Bone Palace Ballet


Naming your album after an obscure book of Bukowski poetry is a bit of a risky move when your core fan base is comprised primarily of punters who fall well below the legal drinking/driving age. After all, most people don't discover his tawdry tales until well into their college years, and even then most of them don't make a lick of sense until at least a decade later, if ever. Then again, Chiodos have never had much in common with their Warped brethren, what with their grandiose, Queen-aping aspirations and nearly indefinable sound that owes as much to prog-rock and classical music as it does to modern hardcore. Their mainstream success is puzzling given their propensity for larynx-shredding screams, triple-time breakdowns and Craigery Owens' unique vocal timber, but one can't help but wonder if a decade after Radiohead rewrote the rulebook with OK Computer if the Michigan-bred sextet aren't the next chapter in the evolution of rock music.

Simply put, few albums this year reach for the stars as assiduously as Bone Palace Ballet. That it fails as much as it succeeds seems almost beside the point, because in a year where most bands seem to be playing it safe, Chiodos have pulled out all the stops and made a bizarrely gigantic record. Everything is bigger and bolder this time around, from the even more ridiculous song titles to the odd time signatures of their string-and-brass accompaniment and monologue-riddled breakdowns, leaving the whole thing reverberating like a strange Victorian notion of Hell.

They go big out of the box, with the labyrinth guitars and mountainous keyboards of "Is it Progression if a Cannibal Uses a Fork?" packing a huge wallop, and follow that up with the piano-led behemoth "Lexington (Joey Pea Pot with a Monkey Face)," which bares more than a passing resemblance to Muse's "Sunburn."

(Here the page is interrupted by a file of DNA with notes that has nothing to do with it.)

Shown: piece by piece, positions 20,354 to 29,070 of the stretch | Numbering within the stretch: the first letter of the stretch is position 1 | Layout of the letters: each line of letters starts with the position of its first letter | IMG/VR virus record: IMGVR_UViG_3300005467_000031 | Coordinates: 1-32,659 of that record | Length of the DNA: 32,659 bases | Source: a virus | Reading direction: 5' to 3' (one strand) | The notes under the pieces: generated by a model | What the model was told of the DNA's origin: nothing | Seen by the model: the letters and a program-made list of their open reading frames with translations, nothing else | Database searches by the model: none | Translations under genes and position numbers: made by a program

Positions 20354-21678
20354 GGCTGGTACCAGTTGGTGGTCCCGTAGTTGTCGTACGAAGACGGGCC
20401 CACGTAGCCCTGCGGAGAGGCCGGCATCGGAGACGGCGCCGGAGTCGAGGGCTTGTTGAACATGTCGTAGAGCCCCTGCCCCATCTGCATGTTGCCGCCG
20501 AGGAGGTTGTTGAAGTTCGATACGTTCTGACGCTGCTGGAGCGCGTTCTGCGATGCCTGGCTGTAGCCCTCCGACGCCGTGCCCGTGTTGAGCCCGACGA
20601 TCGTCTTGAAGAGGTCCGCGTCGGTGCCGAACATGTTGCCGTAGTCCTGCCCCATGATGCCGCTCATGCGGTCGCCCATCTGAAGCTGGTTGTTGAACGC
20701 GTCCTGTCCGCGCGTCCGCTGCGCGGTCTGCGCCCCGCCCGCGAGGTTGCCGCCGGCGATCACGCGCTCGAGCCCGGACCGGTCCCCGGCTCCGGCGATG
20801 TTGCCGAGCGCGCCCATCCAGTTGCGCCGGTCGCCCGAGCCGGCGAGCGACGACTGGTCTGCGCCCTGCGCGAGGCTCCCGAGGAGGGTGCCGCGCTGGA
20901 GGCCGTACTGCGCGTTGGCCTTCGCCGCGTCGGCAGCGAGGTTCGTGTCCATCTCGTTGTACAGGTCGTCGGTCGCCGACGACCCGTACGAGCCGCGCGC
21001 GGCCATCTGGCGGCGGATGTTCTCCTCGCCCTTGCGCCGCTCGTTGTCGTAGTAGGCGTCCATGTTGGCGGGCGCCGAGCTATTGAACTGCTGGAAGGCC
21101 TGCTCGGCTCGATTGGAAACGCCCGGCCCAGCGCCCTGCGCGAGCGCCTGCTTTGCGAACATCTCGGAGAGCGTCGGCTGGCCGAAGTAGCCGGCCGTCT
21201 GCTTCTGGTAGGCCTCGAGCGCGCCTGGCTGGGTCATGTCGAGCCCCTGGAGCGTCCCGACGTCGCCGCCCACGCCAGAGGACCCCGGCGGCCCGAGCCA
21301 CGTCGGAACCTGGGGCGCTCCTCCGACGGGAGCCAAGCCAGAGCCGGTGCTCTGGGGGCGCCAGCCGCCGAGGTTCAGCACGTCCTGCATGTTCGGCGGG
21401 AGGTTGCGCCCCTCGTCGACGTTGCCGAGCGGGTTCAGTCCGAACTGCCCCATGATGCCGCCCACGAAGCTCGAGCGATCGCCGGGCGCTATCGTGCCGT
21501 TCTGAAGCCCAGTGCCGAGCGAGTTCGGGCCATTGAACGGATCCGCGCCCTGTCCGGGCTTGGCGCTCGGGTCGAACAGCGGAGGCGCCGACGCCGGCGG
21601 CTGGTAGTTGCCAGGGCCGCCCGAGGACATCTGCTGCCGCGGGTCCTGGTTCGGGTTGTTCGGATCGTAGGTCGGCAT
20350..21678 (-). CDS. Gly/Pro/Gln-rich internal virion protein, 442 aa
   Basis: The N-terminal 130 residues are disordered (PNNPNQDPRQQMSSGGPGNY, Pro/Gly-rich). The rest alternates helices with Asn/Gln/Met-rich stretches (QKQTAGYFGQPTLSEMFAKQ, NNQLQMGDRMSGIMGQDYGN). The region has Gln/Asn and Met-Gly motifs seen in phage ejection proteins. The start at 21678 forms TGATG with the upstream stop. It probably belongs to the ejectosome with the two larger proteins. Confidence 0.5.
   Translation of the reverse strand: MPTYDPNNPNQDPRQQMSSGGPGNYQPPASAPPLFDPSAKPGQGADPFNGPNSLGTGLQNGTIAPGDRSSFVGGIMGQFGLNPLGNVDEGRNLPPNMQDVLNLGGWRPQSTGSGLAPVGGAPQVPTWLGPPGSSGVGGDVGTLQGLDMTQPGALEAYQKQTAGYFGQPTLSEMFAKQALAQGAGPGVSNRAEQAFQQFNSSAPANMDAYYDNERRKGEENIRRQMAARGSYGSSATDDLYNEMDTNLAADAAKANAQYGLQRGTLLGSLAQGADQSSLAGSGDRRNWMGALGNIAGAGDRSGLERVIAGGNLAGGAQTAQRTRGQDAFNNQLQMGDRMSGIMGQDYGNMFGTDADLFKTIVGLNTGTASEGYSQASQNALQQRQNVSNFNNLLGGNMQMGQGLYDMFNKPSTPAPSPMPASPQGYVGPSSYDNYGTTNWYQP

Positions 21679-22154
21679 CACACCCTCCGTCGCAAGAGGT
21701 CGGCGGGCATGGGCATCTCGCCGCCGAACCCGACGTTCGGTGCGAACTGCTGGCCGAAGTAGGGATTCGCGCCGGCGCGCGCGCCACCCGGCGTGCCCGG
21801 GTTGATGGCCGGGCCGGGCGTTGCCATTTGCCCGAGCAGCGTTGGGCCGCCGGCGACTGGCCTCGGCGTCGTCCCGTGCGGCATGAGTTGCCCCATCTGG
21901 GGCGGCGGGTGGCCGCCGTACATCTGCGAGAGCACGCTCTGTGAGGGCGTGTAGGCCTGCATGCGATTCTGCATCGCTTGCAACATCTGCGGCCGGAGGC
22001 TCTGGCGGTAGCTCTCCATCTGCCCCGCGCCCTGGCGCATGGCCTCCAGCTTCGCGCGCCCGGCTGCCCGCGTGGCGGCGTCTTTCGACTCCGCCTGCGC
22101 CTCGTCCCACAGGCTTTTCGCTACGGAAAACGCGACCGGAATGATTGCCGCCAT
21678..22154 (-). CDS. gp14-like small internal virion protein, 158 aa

"I Didn't Say I was Powerful, I Said I was a Wizard" is where their screamo chops hit the pop fan, with a lovely cascade of piano and a chorus that, while mildly thought provoking, rattles around maddeningly in your brain like Pacman. Despite its trite title, "Intensity in Ten Cities" manages moments of measured poignancy, while "Life is a Perception of Your own Reality" reminds of Sunny Day Real Estate with its synapse-bursting tempo and sawing, baroque-tinged string intro. Not everything on display here is a winner, and while some of the band's more outlandish ideas have, surprisingly, panned out well, others, like "Teeth the Size of Piano Keys" screamo-by-numbers and "A Letter from Janelle" overly-melodramatic, even by emo standards, caterwauling, fall flat.

Much like aforementioned grandiloquent sonic travelers Muse, Chiodos find themselves either worshipped or utterly reviled, factions forming on either side to defend their bombastic vision or ridicule their every misstep, no matter how minor. The leaps forward they've taken on Bone Palace Ballet are significant, however, so are the growing pangs, and if they are to truly ascend to the next level, Chiodos need to learn to temper their ambition with just the slightest bits of restraint. They're not quite the future of 21st century rock music, at least not yet, but they adventurous path they blaze here, flaws and all, finds them poised on the cusp of something huge.

Chiodos

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Bone Palace Ballet